Did you know that having diabetes during pregnancy is a risk factor for preterm labor and premature birth? Diabetes is a serious health concern, especially when left untreated or undiagnosed. November is prematurity awareness month and we want to make sure you’re aware of the risks diabetes can have on your pregnancy.
About 9 out of 100 women in the U.S. have diabetes – a condition in which your body has too much sugar (called glucose) in the blood. You can develop diabetes at any time in your life.
Some women also develop diabetes during pregnancy, which is called gestational diabetes. Four out of every 100 pregnant women (4 percent) develop this type of diabetes. Gestational diabetes usually goes away after you give birth. But if you have it in one pregnancy, you’re more likely to have it in your next pregnancy. You’re also more likely to develop diabetes later in life.
Having diabetes or gestational diabetes can cause you to go into preterm labor, before 37 weeks gestation. Babies born this early can face serious health problems including long-term intellectual and developmental disabilities.
How can you find out if you have diabetes?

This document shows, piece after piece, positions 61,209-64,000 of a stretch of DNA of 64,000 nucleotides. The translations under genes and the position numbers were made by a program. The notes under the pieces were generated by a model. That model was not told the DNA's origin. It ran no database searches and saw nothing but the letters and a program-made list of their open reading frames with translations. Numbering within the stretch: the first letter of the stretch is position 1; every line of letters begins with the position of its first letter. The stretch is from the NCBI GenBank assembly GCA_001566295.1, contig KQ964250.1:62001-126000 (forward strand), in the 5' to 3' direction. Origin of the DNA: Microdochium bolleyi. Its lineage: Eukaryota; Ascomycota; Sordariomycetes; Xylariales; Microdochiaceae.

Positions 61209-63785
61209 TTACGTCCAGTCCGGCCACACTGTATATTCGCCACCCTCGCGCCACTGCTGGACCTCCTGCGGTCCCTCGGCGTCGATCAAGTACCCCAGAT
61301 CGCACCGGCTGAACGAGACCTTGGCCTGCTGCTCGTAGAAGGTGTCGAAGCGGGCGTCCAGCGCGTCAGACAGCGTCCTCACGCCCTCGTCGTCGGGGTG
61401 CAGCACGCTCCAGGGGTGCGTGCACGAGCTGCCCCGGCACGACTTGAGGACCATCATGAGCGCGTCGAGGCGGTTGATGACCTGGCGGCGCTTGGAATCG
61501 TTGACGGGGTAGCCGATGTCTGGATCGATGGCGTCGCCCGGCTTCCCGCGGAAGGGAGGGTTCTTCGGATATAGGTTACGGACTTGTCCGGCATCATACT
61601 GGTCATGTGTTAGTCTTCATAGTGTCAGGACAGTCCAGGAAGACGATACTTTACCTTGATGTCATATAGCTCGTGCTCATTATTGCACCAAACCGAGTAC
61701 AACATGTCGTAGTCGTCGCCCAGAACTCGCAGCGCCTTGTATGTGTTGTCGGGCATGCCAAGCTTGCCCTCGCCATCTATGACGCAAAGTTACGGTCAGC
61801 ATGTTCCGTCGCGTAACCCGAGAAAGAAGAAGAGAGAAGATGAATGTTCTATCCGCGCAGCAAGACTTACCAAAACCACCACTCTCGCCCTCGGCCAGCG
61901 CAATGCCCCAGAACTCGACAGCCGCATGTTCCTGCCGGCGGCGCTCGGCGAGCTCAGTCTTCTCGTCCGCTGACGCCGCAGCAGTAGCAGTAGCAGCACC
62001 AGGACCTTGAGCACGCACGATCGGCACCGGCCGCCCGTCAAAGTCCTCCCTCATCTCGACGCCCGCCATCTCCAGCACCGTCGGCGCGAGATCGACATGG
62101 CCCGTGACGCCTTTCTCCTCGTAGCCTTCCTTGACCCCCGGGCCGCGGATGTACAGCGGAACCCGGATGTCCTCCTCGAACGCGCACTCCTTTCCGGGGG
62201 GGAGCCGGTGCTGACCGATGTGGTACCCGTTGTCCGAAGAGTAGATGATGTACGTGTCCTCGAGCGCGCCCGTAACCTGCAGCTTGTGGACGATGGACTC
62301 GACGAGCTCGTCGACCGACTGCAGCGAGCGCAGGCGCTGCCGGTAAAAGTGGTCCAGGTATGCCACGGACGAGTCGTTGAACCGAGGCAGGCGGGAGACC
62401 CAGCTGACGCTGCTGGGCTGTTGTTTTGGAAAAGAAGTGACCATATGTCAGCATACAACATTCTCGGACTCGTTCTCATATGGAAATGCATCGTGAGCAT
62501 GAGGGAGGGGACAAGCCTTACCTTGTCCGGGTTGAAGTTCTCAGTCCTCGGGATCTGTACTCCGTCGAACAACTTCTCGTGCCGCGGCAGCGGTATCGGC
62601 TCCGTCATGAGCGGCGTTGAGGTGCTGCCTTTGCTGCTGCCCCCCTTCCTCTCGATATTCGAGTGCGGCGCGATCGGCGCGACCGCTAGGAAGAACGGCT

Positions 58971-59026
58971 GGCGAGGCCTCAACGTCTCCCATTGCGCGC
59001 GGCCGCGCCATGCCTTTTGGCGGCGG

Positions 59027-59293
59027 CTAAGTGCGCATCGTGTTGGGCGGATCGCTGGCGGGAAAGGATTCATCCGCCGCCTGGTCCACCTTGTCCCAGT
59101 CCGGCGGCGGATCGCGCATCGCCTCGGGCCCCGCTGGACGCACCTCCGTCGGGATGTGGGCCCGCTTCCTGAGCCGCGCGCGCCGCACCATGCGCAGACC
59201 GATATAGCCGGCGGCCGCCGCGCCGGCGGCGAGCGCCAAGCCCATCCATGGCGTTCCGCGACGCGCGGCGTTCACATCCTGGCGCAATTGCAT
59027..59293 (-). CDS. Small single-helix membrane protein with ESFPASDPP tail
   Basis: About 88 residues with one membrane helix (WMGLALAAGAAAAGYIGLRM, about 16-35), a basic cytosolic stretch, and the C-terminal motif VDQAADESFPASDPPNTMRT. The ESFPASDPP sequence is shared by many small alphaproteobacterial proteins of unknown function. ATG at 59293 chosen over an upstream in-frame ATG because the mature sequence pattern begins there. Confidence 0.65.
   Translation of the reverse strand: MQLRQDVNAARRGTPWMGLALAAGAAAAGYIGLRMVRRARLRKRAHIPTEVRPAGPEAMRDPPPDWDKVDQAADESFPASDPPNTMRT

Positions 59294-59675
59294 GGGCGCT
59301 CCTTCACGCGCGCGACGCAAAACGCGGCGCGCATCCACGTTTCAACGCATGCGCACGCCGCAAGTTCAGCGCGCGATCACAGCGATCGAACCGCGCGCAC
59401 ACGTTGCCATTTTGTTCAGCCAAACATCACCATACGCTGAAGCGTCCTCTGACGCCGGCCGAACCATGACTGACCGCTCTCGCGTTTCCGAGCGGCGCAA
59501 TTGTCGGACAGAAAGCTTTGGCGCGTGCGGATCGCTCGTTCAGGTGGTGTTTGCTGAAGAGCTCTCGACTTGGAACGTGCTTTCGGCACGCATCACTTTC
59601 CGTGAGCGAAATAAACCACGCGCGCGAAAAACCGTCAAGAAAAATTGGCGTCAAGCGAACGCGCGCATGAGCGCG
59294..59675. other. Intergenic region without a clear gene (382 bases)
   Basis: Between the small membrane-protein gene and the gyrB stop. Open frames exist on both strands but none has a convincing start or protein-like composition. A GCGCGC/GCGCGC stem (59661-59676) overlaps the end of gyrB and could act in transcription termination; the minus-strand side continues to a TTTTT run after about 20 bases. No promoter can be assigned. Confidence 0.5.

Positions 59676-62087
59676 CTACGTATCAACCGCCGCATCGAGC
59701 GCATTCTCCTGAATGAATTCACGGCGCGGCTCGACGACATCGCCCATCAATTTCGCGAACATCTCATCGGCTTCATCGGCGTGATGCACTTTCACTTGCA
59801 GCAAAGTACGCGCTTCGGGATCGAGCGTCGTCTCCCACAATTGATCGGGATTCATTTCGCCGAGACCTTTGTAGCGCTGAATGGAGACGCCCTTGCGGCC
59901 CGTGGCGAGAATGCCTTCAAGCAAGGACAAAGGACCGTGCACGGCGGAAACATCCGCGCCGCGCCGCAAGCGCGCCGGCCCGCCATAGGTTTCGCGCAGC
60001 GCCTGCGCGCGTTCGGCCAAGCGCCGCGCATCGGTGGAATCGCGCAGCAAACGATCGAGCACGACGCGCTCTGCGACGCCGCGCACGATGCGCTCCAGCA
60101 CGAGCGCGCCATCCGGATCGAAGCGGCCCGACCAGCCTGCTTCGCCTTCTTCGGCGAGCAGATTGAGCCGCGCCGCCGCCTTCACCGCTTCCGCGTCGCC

If you are not pregnant yet, speak with your health care provider about your concerns. He will ask you about your family health history, and evaluate your present health. He can give you a glucose tolerance test and measure your blood glucose levels to see if you have diabetes.
If you are pregnant already, you may get a glucose tolerance test at 24 to 28 weeks of pregnancy, or earlier if your provider thinks you’re likely to develop gestational diabetes. You may have heard of other pregnant women having to drink an 8oz cup of a thick syrupy drink – this is part of the glucose tolerance test, along with measuring your blood glucose levels.
Who is at risk for developing gestational diabetes?
You may be more likely than other women to develop gestational diabetes if:
• You’re 30 years old or older.
• You’re overweight or you gained a lot of weight during pregnancy.
• You have a family history of diabetes. This means that one or more of your family members has diabetes.
• You’re African-American, Native American, Asian, Hispanic or Pacific Islander. These ethnic groups are more likely to have gestational diabetes than other groups.
• You had gestational diabetes in a previous pregnancy.
• In your last pregnancy, you gave birth to a baby who weighed more than 9 1/2 pounds or was stillborn.
What else can you do?
It’s important for you to take care of yourself, but especially if you have diabetes or a risk factor for gestational diabetes. If you are pregnant or thinking about becoming pregnant, talk to your health care provider about taking a glucose tolerance test. Getting diabetes under control could help prevent preterm labor and premature birth. Being active, eating healthy foods that are low in sugar and losing weight may help reduce your chances of developing diabetes later in life.